Palmaria Island is the largest of the three islands in the Gulf of La Spezia; it has a triangular form and it’s separated from Portovenere by a little channel, called “The Mouths”.
Portovenere is one of the most famous italian seaside resort. The Romans already knew this village, so colled for the presence of a temple consecrated to Venus, the goddess of beauty.
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In spite of its reduced size, it has very considerable landscape’s varieties:
the sides facing the Gulf are covered with a mediterranean vegetation, while the ones facing the sea are characterized by a vertically high cliff on the water, where a lot of caves are opened. Particularly “The Blue Cave”, that you can visit on a boat, and “The Pigeon’s Cave” that can be reached only thanks to a rope, dropped from the cliff.
This last cave has a great historical importance, because researchers have found a lot of Pleistocene animals’ fossil bones inside of it, such as “chamois” and “snow’s owl”, and above all, some ancient human burials which testify the lasting presence of man 5,000 years ago at least.
A guided visit of the island starts from the Terrizzo wharf, to go along the Navy’s bathing establishments; along the route you can see the 19th century Castle of Umberto I, and just opposite it the “Scola Tower”, a 17th century fortification built on a rock.
You can carry on the route on a path, finally reaching the “Limekiln’s Creek”, so called because there were formerly some kilns for the production of lime.
Nowadays Palmaria Island is a Regional Natural Park and it can offer all visitors opportunities for wonderful walks.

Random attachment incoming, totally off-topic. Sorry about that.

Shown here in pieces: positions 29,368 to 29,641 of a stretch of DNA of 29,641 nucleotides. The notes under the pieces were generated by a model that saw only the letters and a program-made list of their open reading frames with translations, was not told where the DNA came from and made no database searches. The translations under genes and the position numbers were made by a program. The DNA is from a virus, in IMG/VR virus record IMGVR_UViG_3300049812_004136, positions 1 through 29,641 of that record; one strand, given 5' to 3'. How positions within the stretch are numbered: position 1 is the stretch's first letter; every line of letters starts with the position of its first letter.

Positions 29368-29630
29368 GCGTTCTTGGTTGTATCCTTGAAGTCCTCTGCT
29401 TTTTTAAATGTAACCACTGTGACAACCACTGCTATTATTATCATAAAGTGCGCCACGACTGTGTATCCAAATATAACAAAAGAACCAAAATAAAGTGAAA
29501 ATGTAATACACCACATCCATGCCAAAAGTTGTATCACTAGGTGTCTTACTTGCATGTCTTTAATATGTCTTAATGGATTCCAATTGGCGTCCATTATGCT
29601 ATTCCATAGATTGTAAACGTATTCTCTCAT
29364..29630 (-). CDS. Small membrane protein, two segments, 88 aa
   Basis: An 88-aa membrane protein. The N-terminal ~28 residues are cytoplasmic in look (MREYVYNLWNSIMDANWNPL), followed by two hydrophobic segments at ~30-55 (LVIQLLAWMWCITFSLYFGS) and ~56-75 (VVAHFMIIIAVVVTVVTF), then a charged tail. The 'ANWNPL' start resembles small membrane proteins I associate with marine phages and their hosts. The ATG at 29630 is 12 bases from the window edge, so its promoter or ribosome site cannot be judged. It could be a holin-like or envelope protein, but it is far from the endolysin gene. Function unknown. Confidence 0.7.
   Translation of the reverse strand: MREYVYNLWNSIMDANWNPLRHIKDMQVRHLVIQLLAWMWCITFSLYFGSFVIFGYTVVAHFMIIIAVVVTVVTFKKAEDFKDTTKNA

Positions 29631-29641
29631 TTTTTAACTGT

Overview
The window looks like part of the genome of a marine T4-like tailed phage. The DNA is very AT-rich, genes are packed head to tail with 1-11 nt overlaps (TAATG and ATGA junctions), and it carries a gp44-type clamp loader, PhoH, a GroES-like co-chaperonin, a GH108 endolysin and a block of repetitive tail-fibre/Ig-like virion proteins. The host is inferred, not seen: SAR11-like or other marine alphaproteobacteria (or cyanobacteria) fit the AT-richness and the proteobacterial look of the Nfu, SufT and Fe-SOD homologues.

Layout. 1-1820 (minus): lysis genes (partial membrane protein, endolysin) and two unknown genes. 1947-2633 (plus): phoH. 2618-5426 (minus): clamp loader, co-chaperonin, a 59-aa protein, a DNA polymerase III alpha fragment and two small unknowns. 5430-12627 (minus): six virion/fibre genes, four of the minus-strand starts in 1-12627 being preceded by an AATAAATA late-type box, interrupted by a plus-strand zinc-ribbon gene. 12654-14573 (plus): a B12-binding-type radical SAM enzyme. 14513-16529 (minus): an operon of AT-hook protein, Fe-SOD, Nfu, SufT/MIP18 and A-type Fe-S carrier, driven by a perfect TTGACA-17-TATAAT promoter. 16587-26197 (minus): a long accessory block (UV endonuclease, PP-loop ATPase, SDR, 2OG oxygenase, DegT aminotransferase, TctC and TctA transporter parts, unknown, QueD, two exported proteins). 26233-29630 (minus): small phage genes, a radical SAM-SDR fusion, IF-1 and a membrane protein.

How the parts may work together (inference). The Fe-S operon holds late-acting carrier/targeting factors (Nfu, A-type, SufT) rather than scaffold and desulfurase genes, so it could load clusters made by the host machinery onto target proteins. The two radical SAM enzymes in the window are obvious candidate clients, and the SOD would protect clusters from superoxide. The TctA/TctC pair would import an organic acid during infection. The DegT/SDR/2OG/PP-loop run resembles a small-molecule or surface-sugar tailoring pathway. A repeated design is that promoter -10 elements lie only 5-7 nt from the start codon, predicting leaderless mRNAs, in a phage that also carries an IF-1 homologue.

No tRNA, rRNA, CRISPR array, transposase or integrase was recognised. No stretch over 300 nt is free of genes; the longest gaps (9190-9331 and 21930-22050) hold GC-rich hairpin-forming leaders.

If you continue the visit, you can find ancient wash-houses: a path marked with a red sign starts from here and you can see the top of the old fortress, the “Umberto I” Jail.
In 1869, the geologist G. Cappellini discovered on Palmaria some Paleolitic traces and all the founds are actually preserved into the Civic Museum of La Spezia.
Another paths arrives to the “Traffic Lights”, a military stationing into the Cavour Fortress; then, you can go down to Carlo Alberto Cape and return to the Terrizzo.
For trekking’s lovers there’s the possibility to have a whole tour of the island in less than three hours: the path starts from the Terrizzo wharf and winds among very scented plants of myrtle and broom, it reaches Pozzale Creek up to Carlo Alberto Cape. Just in front of it people can admire the characteristic shape of Saint Peter’s Church in Portovenere.
Its western part is characterized by a very high cliff, so that it’s totally unapproachable; the only docking point is a little wharf in the north-eastern side of the island.
It’s only just a little larger than a rock but it’s very important because there are the rests of very ancient religious buildings on it, and also because it guests the typical “wall-lizard”, which lives exclusively in this place.
The "Cinque Terre" include the coastal belt of the territory that runs from Punta Mesco, the western promontory of Monterosso, to Portovenere
Cinque Terre »
The village was an important harbour for greek and phoenician trades, but it had its greatest links with the Etruscans, thanks to the closeness to Luni.
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A very typical apartment located just beyond the entry to the ancient village of Portovenere. A real rare jewel: two-rooms flat of about 65 mq with wooden-beamed ceiling. (ape classe g-411.55 kwh/m2 year). Call to arrange an appointment.
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